By the time Baker’s medical career evolved into becoming a pathologist’s assistant at Mercy Regional Medical Center in Durango in 2013, she was ready to explore the robust trail systems of southwest Colorado’s mountains without the structure of races. Durango is an idyllic hub for singletrack riding, which Baker could do from her front door, and she could bike commute to the hospital for her scientific research.
Pedaling allows Baker’s creativity and inspiration to ignite, she says, leading to some of her best problem solving for work. A pathologist’s assistant provides a range of services in anatomic pathology—which is the study of organs and tissues to detect the causes and effects of specific diseases—alongside other professionals. Baker’s task load at Mercy Regional Medical Center included submitting tissue samples for testing in order to determine patient diagnoses.
Eventually, Baker also started bikepacking in the San Juan Mountains on the weekends “to be in the middle of nowhere and explore new places,” she says. She’d ride her loaded bike to a basecamp, remove the bags, set up camp, then do a big unloaded ride on solitary singletrack.
Supporting Those in Uganda Through Biking and Pathology
In 2016, the year that Baker launched POL, Harvard Medical School’s Massachusetts General Hospital posted an overseas volunteer application: They needed anatomic pathology teachers at Mbarara Regional Referral Hospital in southwest Uganda. Baker applied, secured the role, and has continued to work with the hospital ever since.
It was on her second trip to Uganda in 2018 that Baker partnered with Mpowerd to donate lamps. She also created a route through rural villages and hired a translator to meet her in each place for communication and safety.
“Pathology is lab-based, and I wasn’t interacting with anyone outside of the medical team I worked with. Passing out hundreds of lamps ended up being a beautiful way to connect with the people and learn their way of life,” says Baker.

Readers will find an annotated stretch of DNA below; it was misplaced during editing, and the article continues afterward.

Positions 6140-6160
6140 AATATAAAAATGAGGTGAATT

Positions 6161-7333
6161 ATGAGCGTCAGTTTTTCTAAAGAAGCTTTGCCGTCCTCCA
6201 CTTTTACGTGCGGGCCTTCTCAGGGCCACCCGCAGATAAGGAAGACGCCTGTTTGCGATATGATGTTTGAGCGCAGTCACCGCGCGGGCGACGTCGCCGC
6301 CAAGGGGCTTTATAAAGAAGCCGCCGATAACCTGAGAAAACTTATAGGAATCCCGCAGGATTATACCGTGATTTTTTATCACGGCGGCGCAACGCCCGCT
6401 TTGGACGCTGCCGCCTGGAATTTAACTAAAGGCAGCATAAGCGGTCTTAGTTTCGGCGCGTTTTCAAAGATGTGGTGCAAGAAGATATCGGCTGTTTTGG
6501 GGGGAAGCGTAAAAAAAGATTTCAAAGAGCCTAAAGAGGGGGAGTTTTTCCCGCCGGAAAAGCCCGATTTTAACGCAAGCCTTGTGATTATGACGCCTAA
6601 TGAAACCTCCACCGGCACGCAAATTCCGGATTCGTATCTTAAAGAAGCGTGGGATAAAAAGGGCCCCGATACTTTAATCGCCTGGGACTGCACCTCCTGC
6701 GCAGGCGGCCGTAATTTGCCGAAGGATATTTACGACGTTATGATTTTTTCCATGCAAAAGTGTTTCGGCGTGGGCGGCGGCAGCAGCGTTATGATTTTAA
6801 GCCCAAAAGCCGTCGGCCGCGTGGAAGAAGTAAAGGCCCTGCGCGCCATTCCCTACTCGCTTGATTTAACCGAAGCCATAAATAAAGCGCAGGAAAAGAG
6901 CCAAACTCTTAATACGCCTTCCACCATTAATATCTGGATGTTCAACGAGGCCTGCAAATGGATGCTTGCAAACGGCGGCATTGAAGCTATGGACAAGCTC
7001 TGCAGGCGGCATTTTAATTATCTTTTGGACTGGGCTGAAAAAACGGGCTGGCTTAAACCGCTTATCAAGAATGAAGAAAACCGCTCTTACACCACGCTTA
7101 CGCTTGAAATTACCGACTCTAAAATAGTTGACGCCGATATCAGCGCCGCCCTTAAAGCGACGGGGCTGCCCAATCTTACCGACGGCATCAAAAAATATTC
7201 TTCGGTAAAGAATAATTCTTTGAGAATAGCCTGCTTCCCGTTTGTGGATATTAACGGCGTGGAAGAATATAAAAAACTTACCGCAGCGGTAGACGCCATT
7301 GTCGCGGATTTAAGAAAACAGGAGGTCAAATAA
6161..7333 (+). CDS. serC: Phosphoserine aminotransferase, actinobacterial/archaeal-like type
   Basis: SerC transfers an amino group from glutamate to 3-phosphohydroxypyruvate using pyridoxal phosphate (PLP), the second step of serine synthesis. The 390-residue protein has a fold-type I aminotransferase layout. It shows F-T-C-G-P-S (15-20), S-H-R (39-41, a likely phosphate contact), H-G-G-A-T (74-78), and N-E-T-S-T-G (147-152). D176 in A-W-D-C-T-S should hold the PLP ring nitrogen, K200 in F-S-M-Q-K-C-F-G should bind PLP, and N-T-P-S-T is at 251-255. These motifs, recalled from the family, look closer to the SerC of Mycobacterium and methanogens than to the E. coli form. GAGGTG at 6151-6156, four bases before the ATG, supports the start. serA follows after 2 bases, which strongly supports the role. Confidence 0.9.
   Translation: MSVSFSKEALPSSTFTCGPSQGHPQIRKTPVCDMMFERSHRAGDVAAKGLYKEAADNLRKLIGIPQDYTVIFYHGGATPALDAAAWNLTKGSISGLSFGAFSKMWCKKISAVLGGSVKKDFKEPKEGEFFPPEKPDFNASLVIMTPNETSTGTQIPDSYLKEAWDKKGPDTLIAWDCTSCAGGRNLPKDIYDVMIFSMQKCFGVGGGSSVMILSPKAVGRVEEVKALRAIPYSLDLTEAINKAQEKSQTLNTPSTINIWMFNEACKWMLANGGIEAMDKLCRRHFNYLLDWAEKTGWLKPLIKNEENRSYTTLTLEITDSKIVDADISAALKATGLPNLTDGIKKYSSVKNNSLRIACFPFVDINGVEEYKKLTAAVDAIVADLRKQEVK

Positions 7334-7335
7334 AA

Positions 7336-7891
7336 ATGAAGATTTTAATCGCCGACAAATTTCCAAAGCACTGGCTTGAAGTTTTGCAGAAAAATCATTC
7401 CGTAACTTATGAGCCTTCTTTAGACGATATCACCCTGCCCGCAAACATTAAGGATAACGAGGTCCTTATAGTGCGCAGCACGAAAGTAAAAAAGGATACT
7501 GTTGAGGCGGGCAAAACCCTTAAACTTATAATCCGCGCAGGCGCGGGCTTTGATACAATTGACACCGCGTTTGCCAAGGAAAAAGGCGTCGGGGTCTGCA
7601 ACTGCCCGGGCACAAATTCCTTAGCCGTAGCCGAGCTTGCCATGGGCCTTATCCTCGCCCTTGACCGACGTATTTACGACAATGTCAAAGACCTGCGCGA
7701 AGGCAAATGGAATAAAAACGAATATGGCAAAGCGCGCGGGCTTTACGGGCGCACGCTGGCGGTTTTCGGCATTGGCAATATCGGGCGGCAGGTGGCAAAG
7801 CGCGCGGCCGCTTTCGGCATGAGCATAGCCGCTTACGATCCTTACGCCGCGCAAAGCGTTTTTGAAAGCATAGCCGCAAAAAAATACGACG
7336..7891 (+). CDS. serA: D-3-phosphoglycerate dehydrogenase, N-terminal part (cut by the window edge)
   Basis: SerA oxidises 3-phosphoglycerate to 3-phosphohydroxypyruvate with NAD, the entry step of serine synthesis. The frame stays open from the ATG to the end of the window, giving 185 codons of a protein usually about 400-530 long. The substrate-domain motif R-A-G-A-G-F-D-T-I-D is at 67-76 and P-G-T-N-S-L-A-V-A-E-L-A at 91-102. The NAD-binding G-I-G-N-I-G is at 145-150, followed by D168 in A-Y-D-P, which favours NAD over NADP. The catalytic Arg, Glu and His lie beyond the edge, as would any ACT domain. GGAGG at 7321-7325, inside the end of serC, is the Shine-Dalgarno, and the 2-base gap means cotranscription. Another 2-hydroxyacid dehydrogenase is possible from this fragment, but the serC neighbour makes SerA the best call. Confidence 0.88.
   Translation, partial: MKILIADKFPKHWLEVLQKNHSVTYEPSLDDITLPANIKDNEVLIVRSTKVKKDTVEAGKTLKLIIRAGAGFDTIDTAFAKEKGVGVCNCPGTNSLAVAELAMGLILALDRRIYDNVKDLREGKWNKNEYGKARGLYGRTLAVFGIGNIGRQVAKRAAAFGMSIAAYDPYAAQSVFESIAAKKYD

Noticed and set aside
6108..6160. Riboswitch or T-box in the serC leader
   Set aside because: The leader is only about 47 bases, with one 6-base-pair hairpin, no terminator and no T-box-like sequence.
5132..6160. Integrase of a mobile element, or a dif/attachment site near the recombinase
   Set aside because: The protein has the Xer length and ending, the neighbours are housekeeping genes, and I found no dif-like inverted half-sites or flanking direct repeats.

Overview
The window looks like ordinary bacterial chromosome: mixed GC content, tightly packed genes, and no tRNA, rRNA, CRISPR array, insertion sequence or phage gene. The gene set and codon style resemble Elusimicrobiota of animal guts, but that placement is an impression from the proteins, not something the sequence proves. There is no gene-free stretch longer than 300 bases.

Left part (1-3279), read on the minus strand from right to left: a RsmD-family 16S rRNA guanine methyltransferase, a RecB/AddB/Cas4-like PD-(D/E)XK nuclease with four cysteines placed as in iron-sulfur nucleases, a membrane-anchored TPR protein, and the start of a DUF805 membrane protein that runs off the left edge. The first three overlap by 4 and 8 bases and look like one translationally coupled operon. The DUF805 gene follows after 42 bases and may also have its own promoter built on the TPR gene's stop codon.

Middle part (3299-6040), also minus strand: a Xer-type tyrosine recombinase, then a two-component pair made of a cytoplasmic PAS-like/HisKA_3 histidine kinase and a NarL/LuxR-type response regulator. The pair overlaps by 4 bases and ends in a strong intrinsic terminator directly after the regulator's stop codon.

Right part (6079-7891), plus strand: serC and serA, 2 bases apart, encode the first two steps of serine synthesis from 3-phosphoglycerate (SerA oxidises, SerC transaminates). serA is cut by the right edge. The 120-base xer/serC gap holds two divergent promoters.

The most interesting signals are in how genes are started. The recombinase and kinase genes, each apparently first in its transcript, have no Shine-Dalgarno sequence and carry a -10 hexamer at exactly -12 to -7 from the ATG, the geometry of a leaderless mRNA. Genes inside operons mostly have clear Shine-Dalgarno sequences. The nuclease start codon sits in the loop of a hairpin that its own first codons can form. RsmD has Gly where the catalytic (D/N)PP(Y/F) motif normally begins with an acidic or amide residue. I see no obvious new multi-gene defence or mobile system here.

To date, Baker has bike toured to distribute more than 1,000 solar lamps in Uganda over the past four years, including giving lights to the Katunguru-Rubirizi primary school, so that students could prepare for their entrance exams into secondary school.
Reaching a major milestone in 2019, Baker helped to develop a groundbreaking computer system at Mbarara Regional Referral Hospital, which resulted in the Ugandan government’s first-ever electronic healthcare tracking system.
The system provides pathology-based medical records for healthcare providers to input data and print a PDF report for patients. The records are coded to serve as a cancer registry for researchers. Since 2019, the system has now expanded to four more hospital labs.
Nichole Baker works with other scientists in a lab at Mbarara University in Uganda.Kylie Fly
The tracking system “decreases turnaround [time] for patients to get results [of biopsies] and for clinicians to act upon results,” explains Baker. The upgrade plays a role in a patient’s chance of treatment and survival: Exam results were previously delivered in an average of 47 days and now they’re delivered in 13 days. There’s still room for progress in that timeline, though, Baker says.